Hopkins first set the record at the age of 46 by outpointing Jean Pascal for the WBC’s title in May 2011 before being dethroned in a majority decision loss to Chad Dawson in April 2012.

Hopkins has already been an undisputed middleweight champion, having made a record 20 defenses of that belt. Hopkins reigned at 160 pounds from April 29, 1995, when he stopped Segundo Mercado in the seventh round to win the IBF's vacant title, to July 2005, when he was dethroned by Jermain Taylor following a split decision.

"There were a lot more things I had to go through in my life but I'm having more fun now than I had in the last 16 years," said Hopkins. "Since about 40 years old, we're talking nine years later. It's a big deal. I don't want to downplay it."

Shumenov won his belt with a split decision over Gabriel Campillo in 2010, avenging a majority decision loss in their previous fight, in 2009.

Shumenov established a record for the light heavyweight division by defeating Campillo in just his 10th professional bout before making the first defense with a unanimous decision over Vyacheslav Uzelkov, who had knocked out Campillo in 2007.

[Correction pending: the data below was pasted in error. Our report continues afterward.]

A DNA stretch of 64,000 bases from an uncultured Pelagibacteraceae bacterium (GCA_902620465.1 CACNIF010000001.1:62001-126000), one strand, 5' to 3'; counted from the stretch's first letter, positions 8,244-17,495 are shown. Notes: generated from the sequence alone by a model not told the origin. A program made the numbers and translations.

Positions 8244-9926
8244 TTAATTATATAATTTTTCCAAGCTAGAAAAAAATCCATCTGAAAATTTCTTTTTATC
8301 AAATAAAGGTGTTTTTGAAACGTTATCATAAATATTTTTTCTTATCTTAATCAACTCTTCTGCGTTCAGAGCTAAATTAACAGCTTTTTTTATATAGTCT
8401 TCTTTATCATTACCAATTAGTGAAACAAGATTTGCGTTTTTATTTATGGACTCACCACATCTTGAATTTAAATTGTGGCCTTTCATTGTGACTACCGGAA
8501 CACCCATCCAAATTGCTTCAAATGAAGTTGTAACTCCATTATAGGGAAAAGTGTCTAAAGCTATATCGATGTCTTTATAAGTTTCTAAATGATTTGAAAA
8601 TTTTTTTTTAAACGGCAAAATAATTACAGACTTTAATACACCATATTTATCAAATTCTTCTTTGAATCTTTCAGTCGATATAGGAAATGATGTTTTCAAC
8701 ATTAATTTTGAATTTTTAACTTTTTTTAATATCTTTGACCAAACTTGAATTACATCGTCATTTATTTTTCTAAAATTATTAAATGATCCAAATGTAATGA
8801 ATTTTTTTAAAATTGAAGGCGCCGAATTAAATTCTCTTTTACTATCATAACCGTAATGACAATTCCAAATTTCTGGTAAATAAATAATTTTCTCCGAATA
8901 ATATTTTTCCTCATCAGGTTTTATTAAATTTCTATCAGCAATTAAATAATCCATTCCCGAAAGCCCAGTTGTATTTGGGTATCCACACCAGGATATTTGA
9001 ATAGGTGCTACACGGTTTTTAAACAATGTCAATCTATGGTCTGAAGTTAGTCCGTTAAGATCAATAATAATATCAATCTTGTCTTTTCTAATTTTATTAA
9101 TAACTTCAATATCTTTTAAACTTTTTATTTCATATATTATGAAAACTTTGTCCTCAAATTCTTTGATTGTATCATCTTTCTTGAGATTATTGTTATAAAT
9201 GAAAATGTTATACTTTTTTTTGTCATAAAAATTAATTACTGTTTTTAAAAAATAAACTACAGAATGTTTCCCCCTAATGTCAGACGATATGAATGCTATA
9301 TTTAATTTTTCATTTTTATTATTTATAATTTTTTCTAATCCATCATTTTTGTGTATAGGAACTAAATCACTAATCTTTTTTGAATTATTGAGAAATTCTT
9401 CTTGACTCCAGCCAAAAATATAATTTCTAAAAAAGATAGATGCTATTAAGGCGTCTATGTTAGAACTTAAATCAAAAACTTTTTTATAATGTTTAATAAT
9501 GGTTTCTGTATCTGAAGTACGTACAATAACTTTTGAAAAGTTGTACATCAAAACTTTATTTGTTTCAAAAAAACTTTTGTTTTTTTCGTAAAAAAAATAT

Shumenov ended an 18-month absence in December, scoring knockdowns in the first, second and final round of a third-round stoppage over Tamas Kovacs for the fifth defense of his belt. Hopkins was ringside for Shumenov's victory at the Alamodome in San Antonio.

"I'm not going to be surprised by his style," said Hopkins. "There's nothing he can do that I haven't seen. Can he say the same thing?"



Super middleweight Jesse Hart (12-0, 10 KOs) said "you can expect definitely fireworks" on Friday night when the 24-year-old faces 23-year-old Samuel Clarkson (10-2, 6 KOs), who will be after his fourth straight win since falling by split decision to Jas Phipps last April.

"You can expect definitely fireworks going on," said Hart, son of Eugene "Cyclone" Hart, a premier middleweight out of Philadelphia through the 1970s. "I'm just glad to be on television and on ESPN2's Friday Night Fights and I'm definitely going to give the people what they want. TV is going to love me."

Hart's hard-hitting father posted a career mark of 30-9-1 that included 28 knockouts, a victory over Sugar Ray Seales, a draw and a loss to Bennie Briscoe and setbacks against Bobby “Boogaloo” Watts, Willie “The Worm” Monroe, Marvelous Marvin Hagler, Vito Antuofermo and Eddie Mustafa Muhammad.